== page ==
Hollywood Shuffle: Against Type
Laying bare the typecasting of Black actors in the 1980s, Robert Townsend’s crackling directorial debut, Hollywood Shuffle (1987), is a satire that has lost none of its bite. The film’s protagonist, Bobby Taylor (Townsend), a young aspiring actor living in Los Angeles, is on the cusp of what he thinks might be his big break: the lead role in a grotesquely stereotypical blaxploitation knockoff called Jivetime Jimmy’s Revenge. When he gets a callback for the part, his agent makes clear that he can’t bring too much of himself to the table, informing Bobby that the filmmakers are looking for an “Eddie Murphy type.” The guideline quite literally haunts Bobby’s dreams: in one of the film’s many fantasy sequences, he imagines attending the audition alongside a roomful of other Black actors who apparently all got the same memo. There they are, dressed as the comedian appears on the cover of his cheesy number-two single from 1985, “Party All the Time”: black leather jackets, gold necklaces, thick mustaches (most of which are very obviously painted on). The camera tracks sideways along the wall of actors, as each does his best Murphy impression.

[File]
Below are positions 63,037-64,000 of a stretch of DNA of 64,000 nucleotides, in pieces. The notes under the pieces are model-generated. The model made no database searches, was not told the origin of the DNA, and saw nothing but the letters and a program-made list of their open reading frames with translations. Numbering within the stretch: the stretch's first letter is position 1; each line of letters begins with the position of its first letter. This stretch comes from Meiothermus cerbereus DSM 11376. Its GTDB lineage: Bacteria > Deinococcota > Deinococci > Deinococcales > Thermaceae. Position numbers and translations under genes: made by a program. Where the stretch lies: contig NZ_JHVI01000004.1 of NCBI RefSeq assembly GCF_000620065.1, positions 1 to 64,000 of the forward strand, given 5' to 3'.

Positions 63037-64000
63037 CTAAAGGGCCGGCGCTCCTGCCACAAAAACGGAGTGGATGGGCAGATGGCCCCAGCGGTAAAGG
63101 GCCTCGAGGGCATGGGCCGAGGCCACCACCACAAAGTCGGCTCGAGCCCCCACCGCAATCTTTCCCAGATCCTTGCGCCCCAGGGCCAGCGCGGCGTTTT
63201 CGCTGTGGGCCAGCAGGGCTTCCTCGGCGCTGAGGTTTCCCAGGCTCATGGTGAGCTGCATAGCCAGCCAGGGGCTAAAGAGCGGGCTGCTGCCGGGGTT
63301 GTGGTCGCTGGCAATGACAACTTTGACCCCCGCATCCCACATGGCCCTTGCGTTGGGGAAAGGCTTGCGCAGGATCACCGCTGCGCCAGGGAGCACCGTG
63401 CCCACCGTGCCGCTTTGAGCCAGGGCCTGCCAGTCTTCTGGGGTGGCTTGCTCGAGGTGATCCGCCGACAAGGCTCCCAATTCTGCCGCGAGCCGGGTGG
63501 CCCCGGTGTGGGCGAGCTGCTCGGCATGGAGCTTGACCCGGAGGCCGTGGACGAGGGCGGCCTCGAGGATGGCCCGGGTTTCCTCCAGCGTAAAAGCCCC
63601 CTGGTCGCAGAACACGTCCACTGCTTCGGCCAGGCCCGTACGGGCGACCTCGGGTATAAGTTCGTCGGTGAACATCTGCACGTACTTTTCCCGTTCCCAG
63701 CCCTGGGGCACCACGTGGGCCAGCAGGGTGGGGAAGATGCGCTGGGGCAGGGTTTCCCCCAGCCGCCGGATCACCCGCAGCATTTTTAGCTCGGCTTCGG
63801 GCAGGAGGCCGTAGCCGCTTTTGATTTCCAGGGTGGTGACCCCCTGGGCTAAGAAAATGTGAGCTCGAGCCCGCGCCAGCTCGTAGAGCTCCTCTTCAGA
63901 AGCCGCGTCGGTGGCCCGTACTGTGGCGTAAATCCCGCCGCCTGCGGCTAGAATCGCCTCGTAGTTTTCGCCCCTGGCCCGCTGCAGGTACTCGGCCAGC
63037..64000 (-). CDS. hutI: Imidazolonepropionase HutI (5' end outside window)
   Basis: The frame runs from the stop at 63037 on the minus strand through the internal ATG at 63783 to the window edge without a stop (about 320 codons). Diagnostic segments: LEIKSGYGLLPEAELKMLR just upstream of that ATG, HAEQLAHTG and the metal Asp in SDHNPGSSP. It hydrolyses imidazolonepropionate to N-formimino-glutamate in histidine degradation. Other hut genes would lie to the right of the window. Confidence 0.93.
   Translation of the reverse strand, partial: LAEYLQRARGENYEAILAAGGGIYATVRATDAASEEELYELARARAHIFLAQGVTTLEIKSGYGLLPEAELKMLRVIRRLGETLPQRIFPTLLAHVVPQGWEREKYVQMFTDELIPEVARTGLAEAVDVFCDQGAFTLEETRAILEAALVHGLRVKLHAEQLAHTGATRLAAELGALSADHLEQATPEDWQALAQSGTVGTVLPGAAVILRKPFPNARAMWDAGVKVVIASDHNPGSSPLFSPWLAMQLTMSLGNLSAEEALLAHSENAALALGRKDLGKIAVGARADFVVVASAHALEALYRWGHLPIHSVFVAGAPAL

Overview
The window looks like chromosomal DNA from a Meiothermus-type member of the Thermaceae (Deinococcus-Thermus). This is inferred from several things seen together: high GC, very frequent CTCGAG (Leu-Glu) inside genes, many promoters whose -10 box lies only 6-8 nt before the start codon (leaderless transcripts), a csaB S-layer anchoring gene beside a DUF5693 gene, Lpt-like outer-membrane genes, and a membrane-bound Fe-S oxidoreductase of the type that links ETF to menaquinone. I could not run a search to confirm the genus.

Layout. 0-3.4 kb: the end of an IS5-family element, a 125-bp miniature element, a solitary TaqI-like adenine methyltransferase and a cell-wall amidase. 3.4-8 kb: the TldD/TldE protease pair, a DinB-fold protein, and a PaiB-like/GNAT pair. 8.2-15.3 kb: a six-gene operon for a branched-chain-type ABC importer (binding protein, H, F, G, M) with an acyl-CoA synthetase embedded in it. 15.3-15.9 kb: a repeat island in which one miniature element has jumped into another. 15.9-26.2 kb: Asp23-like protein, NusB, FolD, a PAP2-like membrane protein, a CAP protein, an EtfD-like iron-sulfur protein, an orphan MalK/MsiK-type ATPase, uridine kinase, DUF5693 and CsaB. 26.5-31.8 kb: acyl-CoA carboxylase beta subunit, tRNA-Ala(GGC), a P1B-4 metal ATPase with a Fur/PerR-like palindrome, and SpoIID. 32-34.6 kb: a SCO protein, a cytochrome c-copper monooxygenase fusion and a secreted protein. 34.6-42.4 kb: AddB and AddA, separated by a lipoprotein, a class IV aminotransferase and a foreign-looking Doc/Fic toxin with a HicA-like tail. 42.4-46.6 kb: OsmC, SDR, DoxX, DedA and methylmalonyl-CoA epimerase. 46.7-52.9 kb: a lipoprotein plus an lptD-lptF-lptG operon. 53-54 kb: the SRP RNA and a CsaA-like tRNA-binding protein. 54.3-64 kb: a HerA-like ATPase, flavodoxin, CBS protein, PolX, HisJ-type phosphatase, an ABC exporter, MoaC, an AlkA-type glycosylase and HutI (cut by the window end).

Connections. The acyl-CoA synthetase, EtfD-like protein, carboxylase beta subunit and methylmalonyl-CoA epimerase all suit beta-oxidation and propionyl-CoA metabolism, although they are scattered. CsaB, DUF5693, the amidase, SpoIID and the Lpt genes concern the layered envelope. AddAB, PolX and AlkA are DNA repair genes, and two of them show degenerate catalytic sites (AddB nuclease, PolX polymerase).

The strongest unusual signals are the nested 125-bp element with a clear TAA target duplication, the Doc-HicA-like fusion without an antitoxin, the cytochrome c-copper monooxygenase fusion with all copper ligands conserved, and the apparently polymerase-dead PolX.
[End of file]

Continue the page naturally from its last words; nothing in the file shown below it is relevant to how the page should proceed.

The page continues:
But what is an “Eddie Murphy type,” exactly? Back in 1987—when Murphy starred in that year’s box-office champ, Beverly Hills Cop II, as well as the stand-up feature Eddie Murphy: Raw—it was one of very few categories that Hollywood envisioned a Black male performer falling into: fast-talking, potty-mouthed, charismatic, lithe, but above all (and this is key) Eddie Murphy. As in, if you, dear Black performer, weren’t the man himself, good luck trying to land a part that wasn’t a jive-talking pimp, a jive-talking gang member, or a jive-talking servant.
Last Hurrah for Chivalry: Long Live Chivalric Brotherhood
A pivotal early film from legendary Hong Kong director John Woo, this martial-arts classic explores the heroic ethos of youxia, Chinese warriors willing to sacrifice their lives to fight for justice and fulfill their promises.
India Song and Baxter, Vera Baxter: In the Thrall of Duras
One of the towering figures of postwar French literature, Marguerite Duras was also an innovative filmmaker whose rarefied cinematic style dared audiences to see less and listen more.
Romeo and Juliet: Star-Crossed Spectacle
Entrenched as an authoritative adaptation, this Oscar-winning hit is still admired, taught, and studied today for its spectacular re-creation of the past and its reinvention of the Shakespearean spoken word.
Bergman Island: Form and Feeling
In this shape-shifting exploration of creativity, couplehood, and artistic influence, Mia Hansen-Løve offers a glimpse at the existential heavy lift required by her deceptively simple autofictions.